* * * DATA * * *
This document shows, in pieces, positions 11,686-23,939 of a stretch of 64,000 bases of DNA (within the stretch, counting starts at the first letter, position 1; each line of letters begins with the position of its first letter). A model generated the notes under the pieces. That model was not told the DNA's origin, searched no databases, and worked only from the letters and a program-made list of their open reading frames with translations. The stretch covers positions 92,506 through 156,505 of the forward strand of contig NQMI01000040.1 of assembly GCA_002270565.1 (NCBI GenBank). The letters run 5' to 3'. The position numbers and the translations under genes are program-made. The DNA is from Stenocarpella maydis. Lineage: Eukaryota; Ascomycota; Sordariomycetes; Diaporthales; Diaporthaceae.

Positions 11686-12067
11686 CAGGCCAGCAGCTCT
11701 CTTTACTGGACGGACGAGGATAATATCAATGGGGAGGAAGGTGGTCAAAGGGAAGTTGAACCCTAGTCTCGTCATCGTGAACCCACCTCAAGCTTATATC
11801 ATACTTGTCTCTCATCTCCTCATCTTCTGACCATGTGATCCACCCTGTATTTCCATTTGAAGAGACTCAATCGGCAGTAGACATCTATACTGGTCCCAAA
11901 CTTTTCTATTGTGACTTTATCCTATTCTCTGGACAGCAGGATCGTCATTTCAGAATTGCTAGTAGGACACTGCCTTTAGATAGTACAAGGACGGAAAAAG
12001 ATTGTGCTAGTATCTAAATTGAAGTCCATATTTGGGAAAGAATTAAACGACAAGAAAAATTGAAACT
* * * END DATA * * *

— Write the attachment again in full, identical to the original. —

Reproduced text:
This document shows, in pieces, positions 11,686-23,939 of a stretch of 64,000 bases of DNA (within the stretch, counting starts at the first letter, position 1; each line of letters begins with the position of its first letter). A model generated the notes under the pieces. That model was not told the DNA's origin, searched no databases, and worked only from the letters and a program-made list of their open reading frames with translations. The stretch covers positions 92,506 through 156,505 of the forward strand of contig NQMI01000040.1 of assembly GCA_002270565.1 (NCBI GenBank). The letters run 5' to 3'. The position numbers and the translations under genes are program-made. The DNA is from Stenocarpella maydis. Lineage: Eukaryota; Ascomycota; Sordariomycetes; Diaporthales; Diaporthaceae.

Positions 11686-12067
11686 CAGGCCAGCAGCTCT
11701 CTTTACTGGACGGACGAGGATAATATCAATGGGGAGGAAGGTGGTCAAAGGGAAGTTGAACCCTAGTCTCGTCATCGTGAACCCACCTCAAGCTTATATC
11801 ATACTTGTCTCTCATCTCCTCATCTTCTGACCATGTGATCCACCCTGTATTTCCATTTGAAGAGACTCAATCGGCAGTAGACATCTATACTGGTCCCAAA
11901 CTTTTCTATTGTGACTTTATCCTATTCTCTGGACAGCAGGATCGTCATTTCAGAATTGCTAGTAGGACACTGCCTTTAGATAGTACAAGGACGGAAAAAG
12001 ATTGTGCTAGTATCTAAATTGAAGTCCATATTTGGGAAAGAATTAAACGACAAGAAAAATTGAAACT